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The new Founders’ Food Hall and Market features 20 vendors selling 100 per cent P.E.I. made products
Friday was a dream come true for businesswoman Rita Jreije.
Her restaurant Big Burger in the Charlottetown Mall is celebrating 25 years in business this week.
To celebrate the milestone in grand fashion, she and her husband Charbel, have opened a second location in the Founders’ Food Hall and Market in the old Founders’ Hall building on the city’s waterfront.
The urban market opened to the public on Friday.
“We got the opportunity to come down here,’’ Jreije told The Guardian. “It’s extremely exciting because my dad owned Big Burger, so it’s staying in the family. My husband and I have taken it over, so it’s still a family business.’’
Even though Jreije spent 15 years in the banking industry, she knows the burger business well. She was 14 when her father, Eddy Abu Rashad first opened the small food kiosk in the mall’s food court in August of 1994. She started on the cash, and 25 years later, she and her husband are now the owners.
“Dad did his thing (with) awesome service, generosity and awesome local burgers. We want to grow Big Burger so we thought this (market location) would be an awesome second location start and hopefully it will go from there. We’re taking it to the next level,’’ Jreije said.
Big Burger is one of about food and market vendors that make up the Founders’ Food Hall and Market.
Paige Hart runs the Holy Fox in the market. She and her co-owner and chef Christine Dickey ran the operation out of a food truck last year, serving all locally-sourced fresh foods, where nothing was deep fried. They offer locally-sourced sandwiches, corn tacos, hearty sides, pretzels and coffee candied bacon on a stick.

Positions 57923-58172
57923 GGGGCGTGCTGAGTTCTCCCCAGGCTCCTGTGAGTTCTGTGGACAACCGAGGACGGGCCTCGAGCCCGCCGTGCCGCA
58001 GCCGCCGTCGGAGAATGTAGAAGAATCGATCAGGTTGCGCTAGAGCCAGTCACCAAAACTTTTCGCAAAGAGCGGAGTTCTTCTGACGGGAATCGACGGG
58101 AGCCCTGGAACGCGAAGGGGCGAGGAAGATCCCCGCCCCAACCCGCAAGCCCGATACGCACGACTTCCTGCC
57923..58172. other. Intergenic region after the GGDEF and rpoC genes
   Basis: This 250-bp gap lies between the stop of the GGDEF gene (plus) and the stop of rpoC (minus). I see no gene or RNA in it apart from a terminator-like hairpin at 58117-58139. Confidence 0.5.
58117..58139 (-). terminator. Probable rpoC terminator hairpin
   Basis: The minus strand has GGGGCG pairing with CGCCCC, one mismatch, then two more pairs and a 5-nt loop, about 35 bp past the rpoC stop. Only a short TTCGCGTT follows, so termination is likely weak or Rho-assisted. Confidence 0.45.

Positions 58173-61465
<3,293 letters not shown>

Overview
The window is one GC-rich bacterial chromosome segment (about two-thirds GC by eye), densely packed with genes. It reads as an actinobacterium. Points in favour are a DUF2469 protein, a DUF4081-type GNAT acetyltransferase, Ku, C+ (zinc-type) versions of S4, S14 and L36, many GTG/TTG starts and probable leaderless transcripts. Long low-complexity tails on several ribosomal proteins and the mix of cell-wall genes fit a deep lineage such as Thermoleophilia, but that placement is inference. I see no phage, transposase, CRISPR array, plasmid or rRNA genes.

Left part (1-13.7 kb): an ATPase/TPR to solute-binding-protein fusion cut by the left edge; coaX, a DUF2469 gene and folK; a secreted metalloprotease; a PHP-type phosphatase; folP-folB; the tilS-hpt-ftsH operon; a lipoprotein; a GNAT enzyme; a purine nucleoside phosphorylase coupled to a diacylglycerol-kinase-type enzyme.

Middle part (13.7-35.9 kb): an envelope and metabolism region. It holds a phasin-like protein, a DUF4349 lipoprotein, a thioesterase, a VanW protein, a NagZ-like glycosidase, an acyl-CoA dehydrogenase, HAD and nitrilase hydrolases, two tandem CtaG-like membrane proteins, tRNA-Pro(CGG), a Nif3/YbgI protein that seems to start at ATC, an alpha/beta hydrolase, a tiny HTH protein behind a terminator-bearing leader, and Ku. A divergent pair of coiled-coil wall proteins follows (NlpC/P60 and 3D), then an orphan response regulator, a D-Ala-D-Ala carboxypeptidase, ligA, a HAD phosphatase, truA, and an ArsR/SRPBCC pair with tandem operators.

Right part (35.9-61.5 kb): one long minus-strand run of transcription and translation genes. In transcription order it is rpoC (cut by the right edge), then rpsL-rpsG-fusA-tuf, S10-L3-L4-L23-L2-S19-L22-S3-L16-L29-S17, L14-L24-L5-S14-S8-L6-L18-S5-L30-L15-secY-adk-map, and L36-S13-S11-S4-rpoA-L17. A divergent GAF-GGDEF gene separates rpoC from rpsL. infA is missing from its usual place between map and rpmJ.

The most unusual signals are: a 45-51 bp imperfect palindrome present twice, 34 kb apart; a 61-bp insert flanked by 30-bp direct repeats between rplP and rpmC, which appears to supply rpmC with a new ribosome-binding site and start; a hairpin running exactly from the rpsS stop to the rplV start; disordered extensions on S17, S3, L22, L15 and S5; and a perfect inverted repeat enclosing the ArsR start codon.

The truck was located on University Avenue in Charlottetown and in Montague. Now, their efforts are solely directed to making the market location work so they won’t be operating the food truck this year.
“It’s always been a dream of ours to have our own spot,’’ Hart said. “This (opportunity) was sooner than we ever imagined. We’ve been working on this the last few months, and so, this will be our home-based kitchen. Eventually, we want to get back into the food truck market but, for now, this will be a nice spot for us.’’
Brad Doiron, who operates Founders Delicatessen, can barely hold his excitement. He’s offering a wide variety of processed and value-added meat products, all produced on P.E.I. with Island meats.
“Oh my God, this is exciting,’’ Doiron said, explaining that his business partner asked him to set up the deli.
“He approached me and asked if I wanted to run the shop so we became partners. This is a brand new company,’’ said Doiron. “We have been doing wholesale, selling to a lot of restaurants in town like Famous Peppers.’’
Phil Enserink, who runs East Cape Oyster Company, has partnered with Mark Dolan from Peakes Quay to operate the Rising Tide Oyster Bar in the new market.
“We’re going to do everything cold . . . oysters on the half shell,’’ Enserink said. “We might add a few other items down the road once we kind of get the ball rolling.’’
Enserink and Dolan will also have a retail component to the operation for customers who buy oysters and take them to go.
Enserink said the best part of being a vendor at the market is getting being a part of all the young up-and-coming companies that surround them.
Meanwhile, Lee Clarke has opened Green Fork which sells vegetables from 12 small farm organic producers.
Clarke said in the past he’d often meet customers, who had subscription boxes, in a church parking lot and sell out of the back of his truck on pickup day.
“The main problem with that is it’s not really convenient for everybody,’’ Clarke said. “Here, you can go to it seven days a week when the market is open.’’